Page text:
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Here are the top 7 songs from EndSARS protests across Nigeria

At the heart of this moment – which seems like a turnaround – is the use of music. As citizens rally for funding and iconic shots are taken, Nigerians have also used music to pass their messages in crystal clear forms.

Over the past few days, Nigeria has been engulfed by the breakneck tensions of EndSARS protests. Every day, we float a new hashtag as we fight for our lives at the ends of police brutality – a symptom of bad governance.

Be it in Lagos, Port Harcourt, Abuja, Delta or Benin, Nigerians are unified by one voice in refuting terrible treatment as they also demand better governance while holding the government accountable. Governors have been defied and ridiculed on podiums while love for fellow man and country has taken centre stage.

But at the heart of this moment – which seems like a turnaround – is the use of music. As citizens rally for funding and iconic shots are taken, Nigerians have also used music to pass their messages in crystal clear forms.

Here are the top five songs from the movement;

7.) Naira Marley – Aye

“Aye o le o, aye l’o m’aye le…” That’s Yoruba for, “Life is easy, people just make life hard…” The song basically suits the Nigerian government and its tendency for making life unnecessarily hard for its own citizens.

6.) Burna Boy – Monsters You Made

If Burna Boy‘s PR wasn’t at an all-time low for his inactivity as regards the battle to EndSARS, this song would have been the perfect soundtrack for the protests. Chris Martin sings, “We are the monsters you made…” in reference to the political elite. Burna Boy sang about an inevitable conflict after citizens get fed up and this is it.

5.) P Square – Oga Police

A little further back in May 2005, Nigeria’s now-defunct supergroup, P-Square released their sophomore album, Get Squared.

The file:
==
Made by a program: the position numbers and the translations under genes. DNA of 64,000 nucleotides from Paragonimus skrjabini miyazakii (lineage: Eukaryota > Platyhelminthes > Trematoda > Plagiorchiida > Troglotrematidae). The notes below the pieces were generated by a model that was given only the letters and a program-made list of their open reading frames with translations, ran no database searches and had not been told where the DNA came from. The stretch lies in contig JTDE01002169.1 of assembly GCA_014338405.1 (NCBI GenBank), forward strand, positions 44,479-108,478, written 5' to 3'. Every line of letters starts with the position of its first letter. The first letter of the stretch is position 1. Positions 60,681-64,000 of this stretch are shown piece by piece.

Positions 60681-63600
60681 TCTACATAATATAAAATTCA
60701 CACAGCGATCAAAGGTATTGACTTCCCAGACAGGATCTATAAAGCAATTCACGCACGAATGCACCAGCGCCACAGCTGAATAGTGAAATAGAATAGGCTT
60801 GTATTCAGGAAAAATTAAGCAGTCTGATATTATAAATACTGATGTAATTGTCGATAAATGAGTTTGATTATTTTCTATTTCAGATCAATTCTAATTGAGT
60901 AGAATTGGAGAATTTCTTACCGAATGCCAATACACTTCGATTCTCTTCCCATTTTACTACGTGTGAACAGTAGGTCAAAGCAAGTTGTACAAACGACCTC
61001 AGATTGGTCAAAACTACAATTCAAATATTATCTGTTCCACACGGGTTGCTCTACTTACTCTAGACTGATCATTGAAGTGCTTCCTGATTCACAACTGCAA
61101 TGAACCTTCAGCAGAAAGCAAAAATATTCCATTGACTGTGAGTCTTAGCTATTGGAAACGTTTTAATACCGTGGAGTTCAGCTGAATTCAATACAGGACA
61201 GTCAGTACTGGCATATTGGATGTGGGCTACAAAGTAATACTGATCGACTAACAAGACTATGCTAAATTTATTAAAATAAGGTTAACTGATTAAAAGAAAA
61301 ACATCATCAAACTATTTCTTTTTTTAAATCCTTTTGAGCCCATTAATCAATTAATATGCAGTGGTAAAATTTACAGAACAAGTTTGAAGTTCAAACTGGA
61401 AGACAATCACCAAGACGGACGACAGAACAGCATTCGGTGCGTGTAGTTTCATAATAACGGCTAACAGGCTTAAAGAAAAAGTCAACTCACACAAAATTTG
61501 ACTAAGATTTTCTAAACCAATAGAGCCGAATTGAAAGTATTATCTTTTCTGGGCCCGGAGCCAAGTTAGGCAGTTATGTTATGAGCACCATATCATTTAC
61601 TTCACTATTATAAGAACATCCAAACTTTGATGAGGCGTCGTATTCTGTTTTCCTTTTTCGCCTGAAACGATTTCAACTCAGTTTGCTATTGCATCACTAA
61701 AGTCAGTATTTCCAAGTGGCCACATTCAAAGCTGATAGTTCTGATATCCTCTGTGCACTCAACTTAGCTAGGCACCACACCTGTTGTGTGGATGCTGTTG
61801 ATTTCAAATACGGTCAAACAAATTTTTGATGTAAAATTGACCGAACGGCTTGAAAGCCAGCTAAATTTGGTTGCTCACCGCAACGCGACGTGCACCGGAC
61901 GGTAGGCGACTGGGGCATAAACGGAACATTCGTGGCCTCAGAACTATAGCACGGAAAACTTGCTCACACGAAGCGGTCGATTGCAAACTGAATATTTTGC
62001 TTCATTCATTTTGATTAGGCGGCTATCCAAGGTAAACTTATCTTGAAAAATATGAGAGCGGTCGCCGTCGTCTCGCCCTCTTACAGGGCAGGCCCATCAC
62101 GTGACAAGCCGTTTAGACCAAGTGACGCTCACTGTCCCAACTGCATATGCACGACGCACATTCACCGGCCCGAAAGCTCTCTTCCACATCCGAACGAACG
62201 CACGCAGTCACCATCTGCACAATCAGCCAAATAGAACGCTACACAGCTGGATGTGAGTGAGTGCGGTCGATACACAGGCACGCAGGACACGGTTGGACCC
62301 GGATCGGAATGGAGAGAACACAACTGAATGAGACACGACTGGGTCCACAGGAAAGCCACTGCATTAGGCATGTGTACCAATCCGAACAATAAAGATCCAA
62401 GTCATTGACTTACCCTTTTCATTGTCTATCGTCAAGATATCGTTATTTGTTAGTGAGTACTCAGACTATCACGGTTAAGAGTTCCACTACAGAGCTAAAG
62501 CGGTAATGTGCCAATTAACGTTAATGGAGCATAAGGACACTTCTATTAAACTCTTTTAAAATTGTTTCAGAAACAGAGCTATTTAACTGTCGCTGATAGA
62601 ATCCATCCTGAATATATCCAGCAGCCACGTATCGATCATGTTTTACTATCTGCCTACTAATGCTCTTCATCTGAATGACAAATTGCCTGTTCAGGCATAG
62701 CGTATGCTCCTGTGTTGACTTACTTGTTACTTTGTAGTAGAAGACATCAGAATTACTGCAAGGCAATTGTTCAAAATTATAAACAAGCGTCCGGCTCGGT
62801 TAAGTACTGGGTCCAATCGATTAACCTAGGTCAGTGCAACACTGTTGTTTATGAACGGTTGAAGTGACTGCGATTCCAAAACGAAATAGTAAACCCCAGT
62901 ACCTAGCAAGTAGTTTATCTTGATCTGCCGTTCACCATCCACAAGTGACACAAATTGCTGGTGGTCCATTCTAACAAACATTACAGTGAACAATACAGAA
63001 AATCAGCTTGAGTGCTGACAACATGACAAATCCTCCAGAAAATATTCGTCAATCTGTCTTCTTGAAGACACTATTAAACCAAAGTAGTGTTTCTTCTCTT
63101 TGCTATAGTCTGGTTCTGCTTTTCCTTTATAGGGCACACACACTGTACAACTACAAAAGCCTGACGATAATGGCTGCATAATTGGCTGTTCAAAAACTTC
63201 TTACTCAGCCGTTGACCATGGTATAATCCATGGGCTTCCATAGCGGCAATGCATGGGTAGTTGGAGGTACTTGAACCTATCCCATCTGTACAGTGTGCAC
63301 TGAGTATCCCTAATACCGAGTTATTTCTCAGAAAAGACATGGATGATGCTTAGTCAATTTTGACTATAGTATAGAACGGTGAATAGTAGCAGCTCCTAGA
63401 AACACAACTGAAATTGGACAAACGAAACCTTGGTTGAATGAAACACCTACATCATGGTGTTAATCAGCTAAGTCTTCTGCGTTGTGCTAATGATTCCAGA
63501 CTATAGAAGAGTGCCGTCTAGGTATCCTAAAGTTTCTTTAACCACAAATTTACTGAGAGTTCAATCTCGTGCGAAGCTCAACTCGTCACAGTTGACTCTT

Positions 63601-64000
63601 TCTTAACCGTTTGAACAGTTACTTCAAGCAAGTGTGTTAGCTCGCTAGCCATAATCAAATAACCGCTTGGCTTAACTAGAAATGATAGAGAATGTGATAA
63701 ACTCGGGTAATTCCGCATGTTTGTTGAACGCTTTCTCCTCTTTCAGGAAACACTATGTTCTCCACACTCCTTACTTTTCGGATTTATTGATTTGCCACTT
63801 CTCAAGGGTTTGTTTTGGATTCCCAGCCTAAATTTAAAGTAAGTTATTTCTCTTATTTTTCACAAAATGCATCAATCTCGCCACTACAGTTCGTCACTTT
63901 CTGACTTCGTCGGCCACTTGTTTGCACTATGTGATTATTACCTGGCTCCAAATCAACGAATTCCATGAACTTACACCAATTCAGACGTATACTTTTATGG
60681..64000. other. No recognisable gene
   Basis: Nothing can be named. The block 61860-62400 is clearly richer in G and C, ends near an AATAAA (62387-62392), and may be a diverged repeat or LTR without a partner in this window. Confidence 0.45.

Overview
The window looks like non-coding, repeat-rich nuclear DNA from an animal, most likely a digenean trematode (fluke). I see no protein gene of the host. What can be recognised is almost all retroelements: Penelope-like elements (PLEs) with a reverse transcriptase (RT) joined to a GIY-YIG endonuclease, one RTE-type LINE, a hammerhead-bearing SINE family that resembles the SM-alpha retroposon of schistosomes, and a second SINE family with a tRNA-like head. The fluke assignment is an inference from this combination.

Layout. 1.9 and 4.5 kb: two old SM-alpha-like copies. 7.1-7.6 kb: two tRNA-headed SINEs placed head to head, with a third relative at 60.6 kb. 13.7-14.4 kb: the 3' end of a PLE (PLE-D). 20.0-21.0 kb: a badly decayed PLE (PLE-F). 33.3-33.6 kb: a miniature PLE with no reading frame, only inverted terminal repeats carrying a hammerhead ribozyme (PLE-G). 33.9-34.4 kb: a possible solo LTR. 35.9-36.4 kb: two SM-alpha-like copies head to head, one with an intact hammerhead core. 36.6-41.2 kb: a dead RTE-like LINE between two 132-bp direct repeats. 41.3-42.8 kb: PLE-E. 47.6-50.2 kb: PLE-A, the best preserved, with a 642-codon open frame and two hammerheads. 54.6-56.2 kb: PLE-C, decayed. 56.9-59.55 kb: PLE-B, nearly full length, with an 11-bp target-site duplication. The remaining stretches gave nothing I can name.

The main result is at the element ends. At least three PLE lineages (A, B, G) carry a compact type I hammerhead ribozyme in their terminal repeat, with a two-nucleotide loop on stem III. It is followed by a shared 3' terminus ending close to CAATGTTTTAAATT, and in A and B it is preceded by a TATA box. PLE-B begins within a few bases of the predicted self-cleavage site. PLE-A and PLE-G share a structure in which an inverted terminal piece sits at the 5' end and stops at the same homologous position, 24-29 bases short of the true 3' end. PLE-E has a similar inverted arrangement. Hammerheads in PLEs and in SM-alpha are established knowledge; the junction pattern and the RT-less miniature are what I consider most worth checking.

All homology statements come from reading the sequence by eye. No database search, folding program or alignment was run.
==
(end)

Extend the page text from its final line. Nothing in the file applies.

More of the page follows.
At track three was a track titled, ‘Oga Police.’ It also chronicled the ills of Nigerian law enforcement. The long and short story was how a young man got arrested by members of the Nigerian Police Force (whatever command) simply for driving in his own car. For its topical resonance, the song perfectly suits the purpose of protests.

4.) African China – Mr. President

African China released this letter to the Nigerian president to treat the citizens well. This suits the current agenda as the irresponsibility of the central government is one of the reasons why we find ourselves here.

3.) Fela – Zombie

While ‘Sorrow, Tears and Blood’ was also used during the protest, ‘Zombie’ which was dedicated to the military government of the year it was created suits our current dispensation. We are fighting against arm-carrying, uniformed Nigerians who are mis-controlled by the central government.

2.) Eedris Abdulkareem – Jaga Jaga

Released off Eedris Abdulkareem‘s fourth studio album, Letters To Mr. President, the song documents the perpetual upheaval that’s inherent in the Nigerian zeitgeist. ‘Jaga Jaga’ is then an onomatopoeia for the trouble and upheaval. In Port Harcourt, the song particularly too centre stage for the city’s natural attitude to conflict.

1.) Davido – FEM

While ‘FEM’ is not exactly a song with political background, it has been used as a soundtrack for EndSARS protests across the nation. It was even used to tell Governor Babajide Sanwo-Olu to shut up on October 13, 2020.

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